25-27 November 2015
National Centre for Synchrotron Science
Australia/Melbourne timezone

Water and organic solvent behavior of thin and long cellulose nanofibrils easily deconstructed from Australian arid grass T. pungens

25 Nov 2015, 15:10
NCSS Seminar Room ()

NCSS Seminar Room

Oral Soft Matter Soft Matter


Dr Nasim Amiralian (The University of Queensland)Dr Pratheep Kumar ANNAMALAI (The University of Queensland)


The utilisation of lignocellulosic plant biomass has gained revived interest due to the increased awareness fuel economy and sustainable materials. Many teams around the world are producing nanocellulose by the careful removal of some or the entire matrix to produce nanocellulose. Recently we have discovered and patented a unique, very high quality grade of nanofibrillated cellulose (NFC) or cellulose nanofibrils which can be isolated from Australian native spinifex grass, with no aggressive chemical pre-treatment, and with the lowest reported mechanical energy [1]. When benchmarked against any known NFC in both academic and commercial materials, this nanocellulose has the highest aspect ratio (length-to-thickness) achieved at very low energy consumption. In order to understand and correlate the low-energy processing of nanofibrils with structural morphology of grass, we have studied the structural changes at length scales of fibrils and their bundles, upon those mild chemical and mechanical treatments using small angle neutron and X-ray scattering technique. Here we have made the simplification that all polymers while chemically distinct are homeogenous to the perspective of small angle x-ray / and neutron scattering.[2] Our preliminary investigation using X-ray diffraction, SAXS and SANS under dry and swelling conditions of the raw and isolated cellulose nanofibrils indicated that the cellulose nanocrystals are embedded in a water-responsive (swellable) polysaccharide matrix. The presentation will be made on the water and organic solvent behaviour of native and isolated cellulose nanofibrils and their relationship with low-energy homogenisation.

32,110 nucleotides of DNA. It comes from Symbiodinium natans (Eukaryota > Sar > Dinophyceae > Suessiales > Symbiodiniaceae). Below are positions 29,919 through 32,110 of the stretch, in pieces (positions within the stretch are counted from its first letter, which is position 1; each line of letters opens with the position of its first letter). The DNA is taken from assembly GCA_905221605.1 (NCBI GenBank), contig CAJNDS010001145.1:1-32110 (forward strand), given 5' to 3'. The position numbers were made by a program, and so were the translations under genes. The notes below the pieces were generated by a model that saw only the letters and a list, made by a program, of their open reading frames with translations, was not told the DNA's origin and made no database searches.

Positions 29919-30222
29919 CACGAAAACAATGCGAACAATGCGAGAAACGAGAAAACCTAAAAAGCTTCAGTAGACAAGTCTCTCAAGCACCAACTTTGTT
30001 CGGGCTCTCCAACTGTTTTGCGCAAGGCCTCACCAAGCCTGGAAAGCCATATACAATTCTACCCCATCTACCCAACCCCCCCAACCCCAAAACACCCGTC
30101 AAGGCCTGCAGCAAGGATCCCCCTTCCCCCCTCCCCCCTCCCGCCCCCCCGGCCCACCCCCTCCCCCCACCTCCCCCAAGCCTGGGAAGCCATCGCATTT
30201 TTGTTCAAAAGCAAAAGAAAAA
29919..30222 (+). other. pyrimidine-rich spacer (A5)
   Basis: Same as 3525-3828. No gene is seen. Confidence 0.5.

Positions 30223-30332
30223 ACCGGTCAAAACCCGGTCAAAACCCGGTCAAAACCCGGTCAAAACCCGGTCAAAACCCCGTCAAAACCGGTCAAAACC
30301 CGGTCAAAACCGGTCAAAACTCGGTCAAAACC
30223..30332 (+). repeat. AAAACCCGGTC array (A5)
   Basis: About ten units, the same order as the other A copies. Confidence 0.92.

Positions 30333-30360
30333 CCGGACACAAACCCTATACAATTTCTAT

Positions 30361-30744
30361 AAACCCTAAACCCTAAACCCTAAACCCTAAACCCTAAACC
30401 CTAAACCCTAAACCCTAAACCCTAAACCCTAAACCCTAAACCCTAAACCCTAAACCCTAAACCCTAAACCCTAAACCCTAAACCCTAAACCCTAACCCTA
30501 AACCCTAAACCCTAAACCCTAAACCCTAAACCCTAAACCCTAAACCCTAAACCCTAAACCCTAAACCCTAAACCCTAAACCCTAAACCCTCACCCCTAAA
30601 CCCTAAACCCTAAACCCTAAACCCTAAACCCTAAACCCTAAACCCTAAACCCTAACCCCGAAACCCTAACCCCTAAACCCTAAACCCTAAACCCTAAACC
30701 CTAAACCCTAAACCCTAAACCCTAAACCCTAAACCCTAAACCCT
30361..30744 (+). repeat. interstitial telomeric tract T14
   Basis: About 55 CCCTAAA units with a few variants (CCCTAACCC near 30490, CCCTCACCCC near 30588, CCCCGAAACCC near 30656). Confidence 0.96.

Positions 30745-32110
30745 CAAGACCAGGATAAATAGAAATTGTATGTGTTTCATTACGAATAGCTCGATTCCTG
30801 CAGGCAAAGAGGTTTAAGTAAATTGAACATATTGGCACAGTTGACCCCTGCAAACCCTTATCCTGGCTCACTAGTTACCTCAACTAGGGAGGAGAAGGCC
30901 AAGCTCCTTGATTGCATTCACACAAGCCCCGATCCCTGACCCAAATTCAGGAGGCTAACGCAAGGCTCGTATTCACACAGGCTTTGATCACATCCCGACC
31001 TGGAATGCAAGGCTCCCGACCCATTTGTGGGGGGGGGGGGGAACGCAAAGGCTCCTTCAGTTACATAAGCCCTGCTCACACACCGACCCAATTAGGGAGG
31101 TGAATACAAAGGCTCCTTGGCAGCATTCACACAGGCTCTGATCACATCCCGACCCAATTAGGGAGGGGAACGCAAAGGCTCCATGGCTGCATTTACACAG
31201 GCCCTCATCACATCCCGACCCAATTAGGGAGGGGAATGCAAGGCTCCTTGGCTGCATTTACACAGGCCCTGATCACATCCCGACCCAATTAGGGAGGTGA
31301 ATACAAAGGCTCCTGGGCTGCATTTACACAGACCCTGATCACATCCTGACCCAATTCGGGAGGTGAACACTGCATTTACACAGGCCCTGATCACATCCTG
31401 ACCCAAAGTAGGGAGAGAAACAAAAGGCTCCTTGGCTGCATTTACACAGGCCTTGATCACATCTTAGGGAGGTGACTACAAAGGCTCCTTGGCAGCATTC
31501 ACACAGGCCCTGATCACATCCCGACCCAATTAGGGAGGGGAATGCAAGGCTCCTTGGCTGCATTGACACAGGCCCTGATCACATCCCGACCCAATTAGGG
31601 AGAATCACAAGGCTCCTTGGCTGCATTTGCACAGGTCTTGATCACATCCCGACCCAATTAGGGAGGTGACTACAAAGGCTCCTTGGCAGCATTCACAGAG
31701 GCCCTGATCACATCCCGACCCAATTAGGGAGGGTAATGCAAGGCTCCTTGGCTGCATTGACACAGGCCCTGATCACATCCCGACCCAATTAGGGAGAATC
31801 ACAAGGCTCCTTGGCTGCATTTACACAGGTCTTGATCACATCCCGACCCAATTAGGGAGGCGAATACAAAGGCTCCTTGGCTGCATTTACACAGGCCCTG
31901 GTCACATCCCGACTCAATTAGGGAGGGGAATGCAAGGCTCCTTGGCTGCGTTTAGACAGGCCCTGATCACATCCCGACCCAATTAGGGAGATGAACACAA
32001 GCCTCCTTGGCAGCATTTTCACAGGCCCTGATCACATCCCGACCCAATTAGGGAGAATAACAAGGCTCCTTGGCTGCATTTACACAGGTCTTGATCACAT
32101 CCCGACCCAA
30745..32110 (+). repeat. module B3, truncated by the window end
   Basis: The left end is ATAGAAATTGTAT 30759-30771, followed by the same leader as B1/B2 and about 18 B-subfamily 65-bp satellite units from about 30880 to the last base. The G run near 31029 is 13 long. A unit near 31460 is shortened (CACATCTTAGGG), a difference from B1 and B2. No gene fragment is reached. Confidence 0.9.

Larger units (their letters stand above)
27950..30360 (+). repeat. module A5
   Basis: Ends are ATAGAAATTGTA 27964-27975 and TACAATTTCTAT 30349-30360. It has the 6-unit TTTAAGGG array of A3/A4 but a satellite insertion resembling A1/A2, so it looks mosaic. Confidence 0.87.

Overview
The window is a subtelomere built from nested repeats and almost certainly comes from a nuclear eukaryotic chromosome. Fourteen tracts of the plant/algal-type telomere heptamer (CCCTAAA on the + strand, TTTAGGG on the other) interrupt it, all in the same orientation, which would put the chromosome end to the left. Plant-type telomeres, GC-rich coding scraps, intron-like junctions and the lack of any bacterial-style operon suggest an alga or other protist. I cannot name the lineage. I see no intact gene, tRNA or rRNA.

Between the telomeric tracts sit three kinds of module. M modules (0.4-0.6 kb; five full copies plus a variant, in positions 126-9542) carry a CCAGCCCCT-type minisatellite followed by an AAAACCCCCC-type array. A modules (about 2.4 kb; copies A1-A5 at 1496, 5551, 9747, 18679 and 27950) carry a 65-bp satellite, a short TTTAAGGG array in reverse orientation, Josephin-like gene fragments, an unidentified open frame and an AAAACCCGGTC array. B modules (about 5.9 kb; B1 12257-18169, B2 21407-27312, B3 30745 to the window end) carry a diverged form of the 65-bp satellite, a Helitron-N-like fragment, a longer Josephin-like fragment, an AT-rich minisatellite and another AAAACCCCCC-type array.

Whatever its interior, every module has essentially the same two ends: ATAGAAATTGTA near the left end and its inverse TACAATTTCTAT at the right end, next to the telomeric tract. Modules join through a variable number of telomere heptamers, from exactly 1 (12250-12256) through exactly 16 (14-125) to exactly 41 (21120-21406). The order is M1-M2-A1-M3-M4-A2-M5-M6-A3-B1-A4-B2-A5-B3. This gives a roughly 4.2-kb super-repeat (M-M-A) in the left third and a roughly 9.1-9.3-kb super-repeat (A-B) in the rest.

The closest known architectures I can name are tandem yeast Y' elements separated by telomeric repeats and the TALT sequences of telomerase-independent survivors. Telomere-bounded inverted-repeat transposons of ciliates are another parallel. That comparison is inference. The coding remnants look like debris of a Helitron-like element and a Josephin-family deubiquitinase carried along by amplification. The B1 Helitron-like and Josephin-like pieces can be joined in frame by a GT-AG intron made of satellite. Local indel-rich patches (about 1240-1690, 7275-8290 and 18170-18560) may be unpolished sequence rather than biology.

Keywords Cellulose, T. Pungens

Primary author

Dr Pratheep Kumar ANNAMALAI (The University of Queensland)


Dr Chris Garvey (ANSTO) Prof. Darren Martin (The University of Queensland) Dr Nasim Amiralian (The University of Queensland)

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